Normality refers to the typical feature of a normal distribution, which is a precise type of probability distribution with uncommon qualities that make it particularly relevant for various statistical investigations.

In many statistical analysis, determining whether your data follows a normal distribution requires checking the normality of data. There are different ways to check for normality in R. For understanding we will use built-in dataset “iris”. It contains measurements of 150 iris flowers. To load dataset the function is:

# Load the Iris dataset data(iris) # View the first few rows of the dataset head(iris)

**Histogram****:**

To prominently evaluate the distribution of your data, you can generate a histogram. Create a histogram with the ‘hist()’ function and look for a bell-shaped curve. Here’s the code:

# Generate a histogram # Create a histogram for Sepal.Width hist(iris$Sepal.Width, main="Histogram of Sepal.Width")

As is seen from the histogram graph is bell shaped, can be said to be symmetrical. We can say that variable sepal width is normally distributed.

Now for the variable sepal length function is:

# Generate a histogram # Create a histogram for Sepal.Length hist(iris$Sepal.Length, main="Histogram of Sepal.Length")

This graph does not show any pattern like bell shaped or symmetry which means its distribution is not normal. Data has variability in itself and more peaked which means it is not symmetrical to its mean, median or mode.

**Density Plot**

Now for density plot, the function that is used to access normality by density plot is:

For Sepal Width

# Create a density plot for Sepal.Width plot(density(iris$Sepal.Width), main="Density Plot of Sepal.Width")

This density plot is symmetric showing that the data is symmetrical around its central tendency. There is only one peak in the density plot which shows data is unimodal. Right side of plot is wider than left which means there is more variability.

For Sepal Length:

# Create a density plot for Sepal.Length plot(density(iris$Sepal.Length), main="Density Plot of Sepal.Length")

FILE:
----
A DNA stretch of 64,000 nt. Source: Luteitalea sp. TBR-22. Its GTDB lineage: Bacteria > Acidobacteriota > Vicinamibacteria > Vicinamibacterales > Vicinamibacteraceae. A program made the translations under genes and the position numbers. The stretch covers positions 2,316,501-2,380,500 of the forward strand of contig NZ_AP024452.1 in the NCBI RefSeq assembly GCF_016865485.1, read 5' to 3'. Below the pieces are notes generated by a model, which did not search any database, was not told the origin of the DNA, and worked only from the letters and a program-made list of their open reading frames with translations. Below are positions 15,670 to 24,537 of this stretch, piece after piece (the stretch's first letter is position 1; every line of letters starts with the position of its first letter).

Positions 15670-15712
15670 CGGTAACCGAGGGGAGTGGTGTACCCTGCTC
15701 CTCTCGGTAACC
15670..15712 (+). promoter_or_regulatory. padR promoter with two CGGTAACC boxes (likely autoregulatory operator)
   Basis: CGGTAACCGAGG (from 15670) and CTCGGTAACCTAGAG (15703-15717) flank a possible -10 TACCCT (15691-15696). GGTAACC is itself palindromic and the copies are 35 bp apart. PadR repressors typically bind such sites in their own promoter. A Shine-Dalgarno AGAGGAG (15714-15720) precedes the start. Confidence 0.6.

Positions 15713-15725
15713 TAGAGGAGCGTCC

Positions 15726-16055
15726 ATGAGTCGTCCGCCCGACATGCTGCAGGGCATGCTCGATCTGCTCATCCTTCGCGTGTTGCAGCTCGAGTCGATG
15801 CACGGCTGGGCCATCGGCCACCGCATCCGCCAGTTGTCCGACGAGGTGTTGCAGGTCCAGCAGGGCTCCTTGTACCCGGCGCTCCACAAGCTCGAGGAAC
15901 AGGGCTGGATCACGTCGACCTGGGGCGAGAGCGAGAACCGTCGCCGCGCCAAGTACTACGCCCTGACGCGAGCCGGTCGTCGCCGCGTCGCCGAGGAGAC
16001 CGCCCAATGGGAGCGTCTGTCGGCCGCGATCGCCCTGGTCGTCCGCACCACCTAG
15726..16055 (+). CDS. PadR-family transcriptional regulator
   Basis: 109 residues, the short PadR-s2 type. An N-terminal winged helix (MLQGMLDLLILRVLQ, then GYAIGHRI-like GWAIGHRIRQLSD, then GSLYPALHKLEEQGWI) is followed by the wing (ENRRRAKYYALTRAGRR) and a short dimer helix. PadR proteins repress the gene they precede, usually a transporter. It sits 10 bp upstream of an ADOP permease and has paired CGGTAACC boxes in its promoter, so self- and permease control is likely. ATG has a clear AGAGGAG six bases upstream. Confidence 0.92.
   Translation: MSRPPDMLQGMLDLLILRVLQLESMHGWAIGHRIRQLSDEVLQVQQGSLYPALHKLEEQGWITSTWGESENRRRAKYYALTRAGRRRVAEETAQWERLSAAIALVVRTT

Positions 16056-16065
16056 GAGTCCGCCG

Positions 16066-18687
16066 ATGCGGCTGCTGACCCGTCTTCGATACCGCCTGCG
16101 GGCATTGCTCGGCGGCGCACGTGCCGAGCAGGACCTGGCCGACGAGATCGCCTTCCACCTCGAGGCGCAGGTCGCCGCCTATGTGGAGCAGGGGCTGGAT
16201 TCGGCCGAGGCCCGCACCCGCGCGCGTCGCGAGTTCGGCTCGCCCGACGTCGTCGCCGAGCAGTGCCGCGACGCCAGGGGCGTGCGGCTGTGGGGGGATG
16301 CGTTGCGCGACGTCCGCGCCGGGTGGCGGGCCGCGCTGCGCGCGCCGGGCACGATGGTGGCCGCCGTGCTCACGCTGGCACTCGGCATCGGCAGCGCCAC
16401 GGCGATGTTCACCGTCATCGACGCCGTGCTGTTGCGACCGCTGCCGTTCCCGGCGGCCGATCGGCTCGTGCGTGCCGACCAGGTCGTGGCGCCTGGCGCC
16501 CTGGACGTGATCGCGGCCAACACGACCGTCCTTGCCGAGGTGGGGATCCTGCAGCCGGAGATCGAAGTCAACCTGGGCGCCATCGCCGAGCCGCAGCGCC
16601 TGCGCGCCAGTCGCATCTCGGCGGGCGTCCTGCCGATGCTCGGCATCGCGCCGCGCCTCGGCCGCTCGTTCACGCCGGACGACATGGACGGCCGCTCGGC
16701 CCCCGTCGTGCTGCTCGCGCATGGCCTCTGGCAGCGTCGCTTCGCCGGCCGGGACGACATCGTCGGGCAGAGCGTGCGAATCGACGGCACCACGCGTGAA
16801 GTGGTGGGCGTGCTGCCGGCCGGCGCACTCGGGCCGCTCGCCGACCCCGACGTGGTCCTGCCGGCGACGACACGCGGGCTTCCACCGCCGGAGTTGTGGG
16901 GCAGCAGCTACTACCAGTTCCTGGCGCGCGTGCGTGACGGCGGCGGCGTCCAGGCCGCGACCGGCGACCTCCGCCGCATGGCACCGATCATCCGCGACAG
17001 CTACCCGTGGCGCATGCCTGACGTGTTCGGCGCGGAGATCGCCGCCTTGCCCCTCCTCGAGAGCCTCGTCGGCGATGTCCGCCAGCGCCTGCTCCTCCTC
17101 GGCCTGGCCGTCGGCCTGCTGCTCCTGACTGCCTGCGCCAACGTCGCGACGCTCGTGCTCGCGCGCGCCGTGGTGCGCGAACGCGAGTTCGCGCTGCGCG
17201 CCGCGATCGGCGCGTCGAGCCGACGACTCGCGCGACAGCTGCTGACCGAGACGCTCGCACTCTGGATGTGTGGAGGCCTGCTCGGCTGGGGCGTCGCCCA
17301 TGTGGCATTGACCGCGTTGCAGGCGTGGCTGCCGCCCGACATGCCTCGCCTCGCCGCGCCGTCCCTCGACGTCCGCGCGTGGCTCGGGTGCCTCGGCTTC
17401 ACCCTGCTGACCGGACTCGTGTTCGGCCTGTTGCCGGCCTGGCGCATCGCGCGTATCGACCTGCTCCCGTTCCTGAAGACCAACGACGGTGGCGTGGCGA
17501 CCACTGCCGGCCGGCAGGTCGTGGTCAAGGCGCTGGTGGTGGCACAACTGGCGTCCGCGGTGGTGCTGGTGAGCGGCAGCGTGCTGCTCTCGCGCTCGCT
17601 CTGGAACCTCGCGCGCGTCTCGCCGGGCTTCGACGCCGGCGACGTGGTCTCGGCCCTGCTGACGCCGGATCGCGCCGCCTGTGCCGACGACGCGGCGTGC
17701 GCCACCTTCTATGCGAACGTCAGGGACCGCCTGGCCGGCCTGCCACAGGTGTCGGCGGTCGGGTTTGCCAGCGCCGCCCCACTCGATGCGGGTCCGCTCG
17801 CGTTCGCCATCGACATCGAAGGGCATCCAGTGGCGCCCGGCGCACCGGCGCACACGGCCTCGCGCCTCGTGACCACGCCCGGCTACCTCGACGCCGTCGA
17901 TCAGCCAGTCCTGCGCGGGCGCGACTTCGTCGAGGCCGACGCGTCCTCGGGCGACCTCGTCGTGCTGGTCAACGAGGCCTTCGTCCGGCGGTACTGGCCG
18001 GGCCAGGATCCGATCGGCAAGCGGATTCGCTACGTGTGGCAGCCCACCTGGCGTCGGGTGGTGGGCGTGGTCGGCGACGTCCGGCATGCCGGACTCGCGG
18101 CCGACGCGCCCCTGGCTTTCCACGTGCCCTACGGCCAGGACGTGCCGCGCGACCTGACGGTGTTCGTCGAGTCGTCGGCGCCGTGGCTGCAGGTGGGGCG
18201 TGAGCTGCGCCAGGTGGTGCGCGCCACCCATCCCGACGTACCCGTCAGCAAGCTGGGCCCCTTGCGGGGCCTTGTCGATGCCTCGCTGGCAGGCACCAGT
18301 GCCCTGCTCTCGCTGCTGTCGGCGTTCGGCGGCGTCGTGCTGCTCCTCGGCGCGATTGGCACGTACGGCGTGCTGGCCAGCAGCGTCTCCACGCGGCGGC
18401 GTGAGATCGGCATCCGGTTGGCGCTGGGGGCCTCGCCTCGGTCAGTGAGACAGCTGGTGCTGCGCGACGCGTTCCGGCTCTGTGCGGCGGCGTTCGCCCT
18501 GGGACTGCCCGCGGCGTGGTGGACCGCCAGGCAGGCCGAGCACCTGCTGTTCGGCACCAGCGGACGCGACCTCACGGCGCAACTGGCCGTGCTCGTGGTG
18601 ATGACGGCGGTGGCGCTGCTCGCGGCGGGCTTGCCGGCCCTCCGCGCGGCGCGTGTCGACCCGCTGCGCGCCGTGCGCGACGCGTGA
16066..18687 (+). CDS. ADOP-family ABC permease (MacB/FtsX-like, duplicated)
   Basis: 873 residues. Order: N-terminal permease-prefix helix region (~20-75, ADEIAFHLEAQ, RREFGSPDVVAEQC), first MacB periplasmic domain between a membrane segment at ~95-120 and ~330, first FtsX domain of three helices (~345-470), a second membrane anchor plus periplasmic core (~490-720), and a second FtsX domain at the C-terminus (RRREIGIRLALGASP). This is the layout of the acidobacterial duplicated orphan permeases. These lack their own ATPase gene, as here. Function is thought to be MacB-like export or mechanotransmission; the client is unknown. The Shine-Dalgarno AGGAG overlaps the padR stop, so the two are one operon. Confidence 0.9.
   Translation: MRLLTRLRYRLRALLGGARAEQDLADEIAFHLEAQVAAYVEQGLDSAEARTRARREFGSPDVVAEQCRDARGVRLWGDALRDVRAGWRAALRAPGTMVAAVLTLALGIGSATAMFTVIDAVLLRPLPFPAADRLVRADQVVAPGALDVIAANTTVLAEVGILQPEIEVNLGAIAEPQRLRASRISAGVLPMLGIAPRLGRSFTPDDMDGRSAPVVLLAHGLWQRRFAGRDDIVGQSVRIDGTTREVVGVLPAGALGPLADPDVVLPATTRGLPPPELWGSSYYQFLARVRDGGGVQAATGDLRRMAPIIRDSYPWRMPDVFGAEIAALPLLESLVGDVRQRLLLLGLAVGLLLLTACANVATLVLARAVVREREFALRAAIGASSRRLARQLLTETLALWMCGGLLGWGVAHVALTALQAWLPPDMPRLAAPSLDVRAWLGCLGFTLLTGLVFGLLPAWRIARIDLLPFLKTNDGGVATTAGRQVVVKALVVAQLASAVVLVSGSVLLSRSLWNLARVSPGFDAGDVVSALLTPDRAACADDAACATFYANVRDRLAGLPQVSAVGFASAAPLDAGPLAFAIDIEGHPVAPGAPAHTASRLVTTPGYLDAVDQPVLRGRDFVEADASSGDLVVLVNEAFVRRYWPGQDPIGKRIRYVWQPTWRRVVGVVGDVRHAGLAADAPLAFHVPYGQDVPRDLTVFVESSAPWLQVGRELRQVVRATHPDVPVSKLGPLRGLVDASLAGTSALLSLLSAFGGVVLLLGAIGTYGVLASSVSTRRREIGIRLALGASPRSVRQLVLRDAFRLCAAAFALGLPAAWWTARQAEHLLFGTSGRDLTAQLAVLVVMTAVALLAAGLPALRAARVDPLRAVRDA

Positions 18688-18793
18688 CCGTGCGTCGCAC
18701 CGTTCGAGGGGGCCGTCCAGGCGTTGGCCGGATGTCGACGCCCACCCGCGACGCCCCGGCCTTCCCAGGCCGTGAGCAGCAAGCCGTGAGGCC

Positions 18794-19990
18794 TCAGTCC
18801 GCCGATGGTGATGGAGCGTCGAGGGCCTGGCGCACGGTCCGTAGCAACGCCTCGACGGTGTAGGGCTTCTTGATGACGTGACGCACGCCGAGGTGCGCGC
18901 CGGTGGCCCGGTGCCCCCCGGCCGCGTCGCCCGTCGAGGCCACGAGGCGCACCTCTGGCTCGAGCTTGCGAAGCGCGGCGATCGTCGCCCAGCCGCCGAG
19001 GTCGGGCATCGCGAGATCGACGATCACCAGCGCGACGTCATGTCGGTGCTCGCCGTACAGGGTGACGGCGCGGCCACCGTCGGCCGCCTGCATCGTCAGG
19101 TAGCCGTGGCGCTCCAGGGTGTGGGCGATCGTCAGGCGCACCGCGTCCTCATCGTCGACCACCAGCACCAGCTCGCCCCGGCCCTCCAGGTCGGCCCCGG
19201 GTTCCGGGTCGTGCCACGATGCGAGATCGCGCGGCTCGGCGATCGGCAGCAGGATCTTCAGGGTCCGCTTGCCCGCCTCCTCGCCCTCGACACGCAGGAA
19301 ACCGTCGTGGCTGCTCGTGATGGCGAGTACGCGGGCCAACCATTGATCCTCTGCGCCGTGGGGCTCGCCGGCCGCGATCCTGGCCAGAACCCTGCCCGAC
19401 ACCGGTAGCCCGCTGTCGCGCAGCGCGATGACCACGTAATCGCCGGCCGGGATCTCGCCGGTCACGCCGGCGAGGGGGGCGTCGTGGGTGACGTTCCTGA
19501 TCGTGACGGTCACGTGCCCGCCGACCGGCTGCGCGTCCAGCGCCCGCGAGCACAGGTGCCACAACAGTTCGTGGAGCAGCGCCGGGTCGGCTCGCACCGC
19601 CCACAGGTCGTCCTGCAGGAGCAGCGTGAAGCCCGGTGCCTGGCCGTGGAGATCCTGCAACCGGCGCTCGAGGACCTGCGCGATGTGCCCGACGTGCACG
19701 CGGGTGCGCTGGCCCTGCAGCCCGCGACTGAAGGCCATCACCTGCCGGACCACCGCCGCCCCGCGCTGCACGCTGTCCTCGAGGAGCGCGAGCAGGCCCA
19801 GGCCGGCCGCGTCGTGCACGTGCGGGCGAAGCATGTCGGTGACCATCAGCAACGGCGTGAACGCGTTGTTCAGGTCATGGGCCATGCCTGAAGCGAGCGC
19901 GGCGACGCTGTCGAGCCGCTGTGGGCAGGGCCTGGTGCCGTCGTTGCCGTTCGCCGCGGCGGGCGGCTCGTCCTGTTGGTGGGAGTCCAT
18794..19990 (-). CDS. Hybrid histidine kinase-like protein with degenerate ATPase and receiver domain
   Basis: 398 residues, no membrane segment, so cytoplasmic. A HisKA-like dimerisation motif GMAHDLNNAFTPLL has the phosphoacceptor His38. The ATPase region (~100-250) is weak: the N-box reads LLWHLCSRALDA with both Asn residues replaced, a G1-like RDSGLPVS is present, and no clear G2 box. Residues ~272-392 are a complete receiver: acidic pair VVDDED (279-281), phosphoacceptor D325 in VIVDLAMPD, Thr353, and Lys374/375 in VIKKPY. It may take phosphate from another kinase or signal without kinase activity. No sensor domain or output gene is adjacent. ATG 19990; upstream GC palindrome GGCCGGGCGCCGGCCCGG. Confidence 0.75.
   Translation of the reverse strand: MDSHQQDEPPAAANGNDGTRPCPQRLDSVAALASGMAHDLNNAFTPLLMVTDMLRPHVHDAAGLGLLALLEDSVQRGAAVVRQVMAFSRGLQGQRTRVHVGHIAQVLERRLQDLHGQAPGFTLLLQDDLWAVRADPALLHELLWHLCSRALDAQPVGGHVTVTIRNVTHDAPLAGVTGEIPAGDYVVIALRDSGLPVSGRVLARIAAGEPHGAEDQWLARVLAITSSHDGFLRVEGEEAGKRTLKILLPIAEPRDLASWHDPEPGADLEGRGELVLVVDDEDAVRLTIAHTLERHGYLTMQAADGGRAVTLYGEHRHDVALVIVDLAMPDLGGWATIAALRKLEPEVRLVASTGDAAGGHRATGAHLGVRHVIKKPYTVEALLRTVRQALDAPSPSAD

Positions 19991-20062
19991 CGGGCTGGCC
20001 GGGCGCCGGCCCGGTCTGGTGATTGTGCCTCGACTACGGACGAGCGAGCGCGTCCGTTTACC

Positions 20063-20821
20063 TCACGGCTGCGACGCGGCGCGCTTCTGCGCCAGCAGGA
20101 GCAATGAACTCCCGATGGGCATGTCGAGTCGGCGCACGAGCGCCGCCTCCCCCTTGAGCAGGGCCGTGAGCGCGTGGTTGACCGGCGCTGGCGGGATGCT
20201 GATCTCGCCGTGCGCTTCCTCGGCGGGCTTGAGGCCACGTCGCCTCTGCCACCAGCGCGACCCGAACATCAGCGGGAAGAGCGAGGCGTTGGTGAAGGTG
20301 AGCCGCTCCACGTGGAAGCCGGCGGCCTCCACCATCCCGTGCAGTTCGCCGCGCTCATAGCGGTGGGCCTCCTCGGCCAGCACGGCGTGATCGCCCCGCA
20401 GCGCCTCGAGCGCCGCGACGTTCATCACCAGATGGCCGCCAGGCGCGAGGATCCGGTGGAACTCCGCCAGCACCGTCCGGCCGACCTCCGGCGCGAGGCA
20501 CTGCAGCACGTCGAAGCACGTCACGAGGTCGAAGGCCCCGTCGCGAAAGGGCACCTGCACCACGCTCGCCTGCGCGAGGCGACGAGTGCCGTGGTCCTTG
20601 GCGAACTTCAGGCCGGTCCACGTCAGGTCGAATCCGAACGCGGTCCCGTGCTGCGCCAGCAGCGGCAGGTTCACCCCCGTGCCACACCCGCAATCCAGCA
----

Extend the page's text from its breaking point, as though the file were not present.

It can be seen from the density curve that it has heavier tails than sepal width as well as more spread. It has more than 1 peaks which shows it is not unimodal. So it departs from normality.

**Normal Q-Q Plot:**

A quantile-quantile (Q-Q) plot compares your data’s quantiles to the quantiles of a theoretical normal distribution. If your data has a normal distribution, the Q-Q plot points should closely follow a straight line. The ‘qqnorm()’ and ‘qqline()’ functions can be used to generate a Q-Q plot:

For Sepal Width:

# Create a Q-Q plot for Sepal.Width qqnorm(iris$Sepal.Width) qqline(iris$Sepal.Width)

In Q-Q plot a straight line can be seen. Straight line shows normality but some points are above the line which shows heavier tails. Heavier tails mean data has more variability. We can say that data of sepal width approximately follows normal distribution.

Now look for the Q-Q plot of the variable sepal length.

# Create a Q-Q plot for Sepal.Length qqnorm(iris$Sepal.Length) qqline(iris$Sepal.Length)

Data of sepal length has more variability as points are scattered from line at ends.it has heavier tails and skewed at right side. So it is fully departs from normality.

**Shapiro-Wilk Test:**

The Shapiro-Wilk test is a proper statistical test that is used to conclude normality. You can use the function shapiro.test()

The null hypothesis of this test is that data is normally distributed. One cannot reject the null hypothesis that the data follows a normal distribution if the p-value is greater than selected significance threshold (e.g., 0.05).Lets understand it with examples:

# Perform the Shapiro-Wilk test for Sepal.Width shapiro.test(iris$Sepal.Width)

The p-value of Shapiro-Wilk test is 0.1012, which is above the standard significance level of 0.05. It indicates that we have less enough evidence to reject the null hypothesis of normality in data.

Now for sepal Length

# Perform the Shapiro-Wilk test for Sepal.Length shapiro.test(iris$Sepal.Length)

Sepal length variables vary significantly from normal distribution. Low p- value tends us to reject the null hypothesis of normality.

**Skewness-Kurtosis Test**

Skewness is a measure that is used to evaluate symmetry in the distribution of data whereas kurtosis evaluates degree of tail and peak in distribution of data.

To check kurtosis and skewness in R we will use functions:

# Extract the "Sepal.Length" variable sepal_length <- iris$Sepal.Length skew <- skewness(sepal_length) kurt <- kurtosis(sepal_length) # Display the results cat("Skewness: ", skew, "\n") cat("Kurtosis: ", kurt, "\n\n")

Sepal length is positively skewed to the right slightly and have a longer tail. Kurtosis value shows the heavy tailedness and more peak than the normal distribution. So it deviates from normal distribution.

If we do the same for sepal width the function is:

# Extract the "Sepal.Length" variable sepal_width <- iris$Sepal.Width skew <- skewness(sepal_width) kurt <- kurtosis(sepal_width) # Display the results cat("Skewness: ", skew, "\n") cat("Kurtosis: ", kurt, "\n\n")

Sepal width also showing positive skewness slightly to the right side and kurtosis showing heavy tail deviating from normal as it will normal if kurtosis=3 and skewness 0.

On the basis of results of these two variables we can access that variable sepal length is perfectly deviates from normality but in case of variable sepal width we can say that it is approximately normal as its extent of variation not too large.

If it is necessary to meet the assumption of normality one must move to the non-parametric approaches.